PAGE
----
That night, I decided to risk the rain to sleep under the stars. It paid off, keeping me thoroughly entertained to follow a few bright constellations throughout the night as they slowly passed overhead. It's absolutely amazing what some high elevation and low light pollution can do to really make the night sky come alive.

The next morning, we started with a huge downhill, bringing us back to a river at 6,500 feet. Deciding to get a cheap hotel for a night in a bed and some recovery, we found a little city with not much of anything going on and cozied up to a full rest. That is until a car with a megaphone on top pulled up by the hotel a 6 in the morning and played the most annoying song on repeat imaginable for nearly an hour. Or at least it felt like it.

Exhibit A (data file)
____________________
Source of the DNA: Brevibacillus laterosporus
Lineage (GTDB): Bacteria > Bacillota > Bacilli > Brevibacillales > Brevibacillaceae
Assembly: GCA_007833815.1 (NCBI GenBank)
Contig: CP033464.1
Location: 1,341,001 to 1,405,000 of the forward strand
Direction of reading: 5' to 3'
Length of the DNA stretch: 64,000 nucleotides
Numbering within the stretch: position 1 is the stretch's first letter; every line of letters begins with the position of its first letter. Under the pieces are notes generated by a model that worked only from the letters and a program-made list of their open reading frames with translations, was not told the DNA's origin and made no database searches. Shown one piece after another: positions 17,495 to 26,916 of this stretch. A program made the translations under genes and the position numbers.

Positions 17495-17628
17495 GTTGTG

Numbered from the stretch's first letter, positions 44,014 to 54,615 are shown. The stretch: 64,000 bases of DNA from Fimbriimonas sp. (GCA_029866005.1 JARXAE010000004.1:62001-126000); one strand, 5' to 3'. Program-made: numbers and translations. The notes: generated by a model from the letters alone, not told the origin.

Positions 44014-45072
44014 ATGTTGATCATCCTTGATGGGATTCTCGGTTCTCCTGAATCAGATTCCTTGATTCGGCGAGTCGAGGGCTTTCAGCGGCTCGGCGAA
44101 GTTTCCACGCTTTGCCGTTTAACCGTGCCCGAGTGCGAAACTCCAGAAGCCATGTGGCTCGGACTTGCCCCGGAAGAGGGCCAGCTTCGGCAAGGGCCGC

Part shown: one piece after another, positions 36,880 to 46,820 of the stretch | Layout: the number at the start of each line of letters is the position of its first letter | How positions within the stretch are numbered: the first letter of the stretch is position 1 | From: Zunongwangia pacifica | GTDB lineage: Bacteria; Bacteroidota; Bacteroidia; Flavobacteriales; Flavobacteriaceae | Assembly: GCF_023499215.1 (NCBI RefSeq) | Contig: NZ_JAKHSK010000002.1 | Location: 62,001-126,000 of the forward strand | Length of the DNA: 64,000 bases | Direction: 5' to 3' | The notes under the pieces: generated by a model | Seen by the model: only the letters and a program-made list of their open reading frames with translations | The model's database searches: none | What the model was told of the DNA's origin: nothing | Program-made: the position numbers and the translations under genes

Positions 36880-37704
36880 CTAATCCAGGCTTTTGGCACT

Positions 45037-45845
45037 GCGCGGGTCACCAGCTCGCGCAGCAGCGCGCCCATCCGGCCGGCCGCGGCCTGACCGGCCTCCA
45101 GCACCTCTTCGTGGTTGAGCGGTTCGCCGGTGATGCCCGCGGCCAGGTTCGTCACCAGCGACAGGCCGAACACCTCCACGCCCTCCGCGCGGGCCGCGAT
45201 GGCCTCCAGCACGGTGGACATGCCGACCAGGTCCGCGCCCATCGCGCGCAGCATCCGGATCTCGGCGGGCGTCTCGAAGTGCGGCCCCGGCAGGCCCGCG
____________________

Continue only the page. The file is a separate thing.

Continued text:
Now fully awake, we decided to attack the uphill waiting for us. One of the fun things about our map app is when you click on a place, it goes you the distance as the crow flies. However, to get the real distance you have to route the road. Our path has so many switchbacks that even though the city should be about a straight line away, the routed distance is almost always double the first one. This day ended up being especially, well, special. Hours later of straight climbing, we finally maxed out the mountain by hitting 14,100 feet on the bike. People spend intentional peaking efforts in Colorado to get that high. Our road just brought us there. Thanks Peru. The craziest thing about it was with our steady pace, we were able to hold conversations the entire way. When we got off for a steep climb to get some water we were breathing harder than I'd like to admit, but for some reason our bike muscles were relatively unaffected by the insane elevation.